Three MVP awards, 33 All-Star appearances, four Defensive Player of the Year awards, eight championship rings…and zero accomplishments as a unit.
On paper, this Los Angeles Lakers starting lineup may be one of the best to ever assemble in terms of individual achievements across the board at all five positions. The truth of the matter, however, is that this starting five has yet to play a single minute together.
No matter how much hype accompanies this group, including Metta World Peace’s bold claim (via Sports Radio Interviews, h/t cbssports.com) that the team is on a mission to eclipse the 1996 Chicago Bulls’ 72-10 regular season record by going 73-9, ultimately the team has to go out and perform.
Can the 2012-13 Lakers compete with Michael Jordan’s Bulls squads, Larry Bird’s Boston Celtics, the bad boy Detroit Pistons or even the Lakers’ starting lineup of Magic Johnson, Byron Scott, James Worthy, A.C. Green and Kareem Abdul-Jabbar, a starting lineup that won back-to-back NBA championships in 1987 and 1988 with the same five guys?
It’s plausible, but truly great starting lineups are remembered for their hardware, not for individual achievements crammed together with high expectations.
Lakers fans know this all too well. When Gary Payton and Karl Malone joined the Lakers to chase the championship rings that had eluded them throughout their careers, the results were solid, but the season ended in disappointment when Los Angeles fell to the Detroit Pistons in the NBA finals in five games.
Malone struggled through an injury-riddled season and although Payton played respectable basketball as a Laker, “The Glove” had no answer for Chauncey Billups in the NBA finals. “Mr. Big Shot” averaged 21 points per game in the series.
Now, this is in no way projecting the 2012-13 Lakers as an encore to the superstar-laden 2004 squad. However, we’ve seen NBA teams fail in the past when they hoard superstar talent.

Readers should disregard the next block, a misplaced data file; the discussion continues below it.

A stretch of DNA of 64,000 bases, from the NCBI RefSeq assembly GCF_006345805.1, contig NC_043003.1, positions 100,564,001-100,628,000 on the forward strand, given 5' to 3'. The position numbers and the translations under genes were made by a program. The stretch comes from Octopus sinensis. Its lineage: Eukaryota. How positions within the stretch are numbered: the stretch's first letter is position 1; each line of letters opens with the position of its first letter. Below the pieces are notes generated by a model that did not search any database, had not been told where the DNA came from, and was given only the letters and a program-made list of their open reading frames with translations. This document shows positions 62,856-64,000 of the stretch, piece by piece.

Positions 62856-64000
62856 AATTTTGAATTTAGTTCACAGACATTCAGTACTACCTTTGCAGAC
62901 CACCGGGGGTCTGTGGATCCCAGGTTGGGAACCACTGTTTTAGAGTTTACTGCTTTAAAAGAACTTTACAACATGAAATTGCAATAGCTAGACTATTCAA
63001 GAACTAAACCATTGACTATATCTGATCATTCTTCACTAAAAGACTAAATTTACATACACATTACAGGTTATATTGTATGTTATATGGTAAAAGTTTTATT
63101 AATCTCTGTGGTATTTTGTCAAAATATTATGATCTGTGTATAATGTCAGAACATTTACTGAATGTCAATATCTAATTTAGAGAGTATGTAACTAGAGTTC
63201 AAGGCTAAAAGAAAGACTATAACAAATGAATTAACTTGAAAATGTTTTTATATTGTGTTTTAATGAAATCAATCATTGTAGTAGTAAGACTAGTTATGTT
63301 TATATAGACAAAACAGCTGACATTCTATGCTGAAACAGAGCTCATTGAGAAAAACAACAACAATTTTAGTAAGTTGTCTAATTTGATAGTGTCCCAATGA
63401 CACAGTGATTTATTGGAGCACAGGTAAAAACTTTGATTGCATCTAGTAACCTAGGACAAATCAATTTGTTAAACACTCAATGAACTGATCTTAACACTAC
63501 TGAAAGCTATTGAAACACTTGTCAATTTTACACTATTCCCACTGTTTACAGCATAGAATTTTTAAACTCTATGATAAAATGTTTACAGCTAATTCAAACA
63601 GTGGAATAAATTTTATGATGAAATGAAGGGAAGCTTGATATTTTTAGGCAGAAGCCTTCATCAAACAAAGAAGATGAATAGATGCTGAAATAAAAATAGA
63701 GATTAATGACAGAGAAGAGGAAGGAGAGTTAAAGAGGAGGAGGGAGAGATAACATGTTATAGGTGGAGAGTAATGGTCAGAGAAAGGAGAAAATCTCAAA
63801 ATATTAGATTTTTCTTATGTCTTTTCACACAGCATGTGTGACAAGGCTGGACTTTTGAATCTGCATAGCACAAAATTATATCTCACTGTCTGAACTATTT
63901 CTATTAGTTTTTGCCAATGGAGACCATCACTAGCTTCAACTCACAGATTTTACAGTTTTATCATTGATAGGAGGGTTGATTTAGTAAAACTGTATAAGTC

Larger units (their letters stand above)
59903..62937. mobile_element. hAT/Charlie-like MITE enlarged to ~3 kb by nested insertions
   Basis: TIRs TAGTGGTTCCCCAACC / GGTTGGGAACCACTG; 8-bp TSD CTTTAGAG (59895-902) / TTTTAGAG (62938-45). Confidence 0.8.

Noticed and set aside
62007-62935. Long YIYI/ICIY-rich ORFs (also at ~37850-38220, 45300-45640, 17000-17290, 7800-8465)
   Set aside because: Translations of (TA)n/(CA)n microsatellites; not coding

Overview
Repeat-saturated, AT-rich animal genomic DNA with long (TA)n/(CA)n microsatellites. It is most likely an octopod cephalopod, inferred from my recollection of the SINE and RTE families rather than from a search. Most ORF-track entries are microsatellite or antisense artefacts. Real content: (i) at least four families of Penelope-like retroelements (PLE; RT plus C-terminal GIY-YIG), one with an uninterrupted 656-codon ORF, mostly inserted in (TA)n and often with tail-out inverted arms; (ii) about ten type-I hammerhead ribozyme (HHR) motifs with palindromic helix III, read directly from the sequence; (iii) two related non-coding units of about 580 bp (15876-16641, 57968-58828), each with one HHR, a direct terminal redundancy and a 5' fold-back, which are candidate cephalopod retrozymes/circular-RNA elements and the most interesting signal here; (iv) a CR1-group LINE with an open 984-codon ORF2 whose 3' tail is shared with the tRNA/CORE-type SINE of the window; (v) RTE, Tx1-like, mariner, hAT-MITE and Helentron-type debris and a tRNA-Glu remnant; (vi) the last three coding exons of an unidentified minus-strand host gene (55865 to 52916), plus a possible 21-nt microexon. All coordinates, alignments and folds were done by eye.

Additionally, four of the five Lakers’ starters are 32 years old or older. Those veterans with plenty of miles on the odometer could band together and have a great year, but the risk of someone breaking down along the way is evident.
The fact that the Lakers’ only starter under the age of 32 (Dwight Howard at age 26 who will turn 27 in December) is coming off back surgery for a herniated disk only exacerbates that problem. A player as athletically gifted as Howard could bounce back valiantly from the surgery and play up to his lofty level, but there’s no guarantee he won’t re-injure his back.
For this starting lineup to go down in history as one of the best ever (possibly even the single greatest of all time), they’ll have to not only win a championship, but multiple championships.
For that to happen, a 38-year-old point guard with a bad back of his own will have to continue playing at a high level, Kobe Bryant may have to reconsider the “possibility” that he could retire at age 35 and Howard will have to be re-signed to remain with the Lakers long term after this season.
If this starting five can join together and win a championship trophy in their first year as a unit, it will be nothing short of impressive. Even the loaded Miami Heat with the NBA’s best player needed a year to acclimate themselves before winning the Larry O’Brien Trophy.
Nevertheless, in order for the Nash, Bryant, World Peace, Gasol, Howard starting five to go down as the best in history, or at least near the best, they’ll have to win and win on the highest stage.
At this juncture, this starting five becoming the best of all time seems about as likely as hearing another Batman film by Chris Nolan is in production. Ultimately, fans can dream, but this starting lineup will be fighting an uphill battle from day one.
Let’s set the bar at one championship and re-evaluate if and when the Lakers get there.